When to Plant:
Garlic should be planted September to mid-October. Even if you plant the first week of September and mulch (more to come), you may have green growth from the garlic beyond the mulch layer and need to add more mulch. Any exposure of the green tips to winter may damage your garlic.
What to Plant
One clove will give you one head of garlic.
You want a hardneck type as these perform well in Northern Illinois. You might try softneck varieties but know that they still tend to perform poorly even with layers of mulch. Much of that will depend on our winter. Avoid grocery store garlic. This is commonly a softneck variety.
Hardneck varieties that have been recommended are 'Spanish Roja', 'Carpathian', and 'Georgian Crystal'. Drew Groezinger, a grower in Jo Daviess County, recommended to me 'German Porcelain', 'Chrysalis Purple', and 'Red Chesnok'.
Visit a farmers market in your area and talk to the growers there. If you purchase a head of garlic from them, these cloves can be planted in your garden this fall. Home and garden stores may have garlic too.
How Much to Plant
A homeowner asked me the other day how much garlic does one family need and much of it depends on your cooking style. A hardneck variety could have between 5-10 cloves in a head. If you are cooking 3-4 times a week with a recipe using 1-2 cloves each time, you may find that you are using one head of garlic a week. In my family, this is pretty normal.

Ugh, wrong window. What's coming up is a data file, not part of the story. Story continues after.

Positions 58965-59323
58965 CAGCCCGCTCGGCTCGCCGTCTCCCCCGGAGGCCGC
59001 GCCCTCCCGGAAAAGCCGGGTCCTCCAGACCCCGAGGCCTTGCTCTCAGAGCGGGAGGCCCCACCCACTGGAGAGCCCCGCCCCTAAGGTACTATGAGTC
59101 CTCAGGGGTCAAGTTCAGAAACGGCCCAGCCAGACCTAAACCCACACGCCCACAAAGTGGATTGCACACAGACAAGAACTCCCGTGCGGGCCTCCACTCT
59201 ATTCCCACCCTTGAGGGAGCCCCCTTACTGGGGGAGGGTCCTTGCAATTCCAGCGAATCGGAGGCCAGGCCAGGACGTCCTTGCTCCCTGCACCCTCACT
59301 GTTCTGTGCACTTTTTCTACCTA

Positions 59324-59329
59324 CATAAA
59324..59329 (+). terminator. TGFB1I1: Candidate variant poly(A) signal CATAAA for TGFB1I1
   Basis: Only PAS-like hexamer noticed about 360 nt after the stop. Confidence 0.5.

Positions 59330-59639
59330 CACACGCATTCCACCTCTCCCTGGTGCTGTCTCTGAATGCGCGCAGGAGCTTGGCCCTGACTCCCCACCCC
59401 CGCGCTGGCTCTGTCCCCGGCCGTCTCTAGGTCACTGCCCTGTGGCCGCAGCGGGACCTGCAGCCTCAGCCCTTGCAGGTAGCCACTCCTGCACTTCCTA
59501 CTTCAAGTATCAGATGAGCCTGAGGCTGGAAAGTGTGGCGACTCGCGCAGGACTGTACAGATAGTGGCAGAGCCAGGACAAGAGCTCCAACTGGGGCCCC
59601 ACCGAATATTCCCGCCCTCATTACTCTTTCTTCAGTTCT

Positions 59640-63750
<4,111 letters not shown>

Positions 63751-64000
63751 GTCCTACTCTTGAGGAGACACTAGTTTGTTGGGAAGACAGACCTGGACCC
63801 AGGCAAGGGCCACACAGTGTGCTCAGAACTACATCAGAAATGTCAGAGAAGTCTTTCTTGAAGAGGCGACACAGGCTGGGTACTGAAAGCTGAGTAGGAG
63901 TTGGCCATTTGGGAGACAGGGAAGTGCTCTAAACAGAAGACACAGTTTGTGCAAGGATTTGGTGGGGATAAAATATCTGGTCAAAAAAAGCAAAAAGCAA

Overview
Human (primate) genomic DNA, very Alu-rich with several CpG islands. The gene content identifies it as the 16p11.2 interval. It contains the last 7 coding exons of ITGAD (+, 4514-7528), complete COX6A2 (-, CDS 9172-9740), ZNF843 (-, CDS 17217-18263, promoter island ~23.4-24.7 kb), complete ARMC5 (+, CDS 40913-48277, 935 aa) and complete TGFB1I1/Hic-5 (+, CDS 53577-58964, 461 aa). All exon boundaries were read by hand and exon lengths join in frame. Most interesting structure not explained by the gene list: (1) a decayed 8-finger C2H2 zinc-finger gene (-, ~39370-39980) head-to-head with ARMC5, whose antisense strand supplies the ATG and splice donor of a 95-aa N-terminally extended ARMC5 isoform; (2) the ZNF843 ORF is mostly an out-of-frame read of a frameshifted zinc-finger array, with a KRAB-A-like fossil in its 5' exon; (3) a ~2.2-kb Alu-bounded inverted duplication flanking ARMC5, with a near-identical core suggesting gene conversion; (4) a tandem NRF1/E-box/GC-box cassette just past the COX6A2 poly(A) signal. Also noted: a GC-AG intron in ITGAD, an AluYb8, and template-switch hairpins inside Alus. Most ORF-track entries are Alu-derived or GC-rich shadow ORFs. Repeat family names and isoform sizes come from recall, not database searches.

Where to Plant
Garlic needs a weed free area. Fertile soil is strongly encouraged. As you think about where you want to plant it, keep in mind that garlic has a long growing season. This space will not be available for crops until June/July of next year. I've not tried to grow garlic in containers although I imagine if you provide the garlic with the right growing media, proper drainage, and mulch, it may grow. This could be an experiment though.
How to Plant
Garlic should be planted twice the height of the clove with spacing 6-8 inches between.
You need to mulch. A good mulch layer of 6-8 inches is needed to provide insulation for the garlic as it develops. You may find that you need to keep laying this down in winter months. Straw, leaves, and other mixtures are your best bet. In November and December of 2016, we experienced warmer temperatures then usual, and many growers stated they had to add mulch for their garlic. It may be the case this season.
Your garlic will be ready next June and I'll be giving you a report in May as to how to harvest, store, and cure your garlic.
To reiterate: Plant Your Garlic This Fall.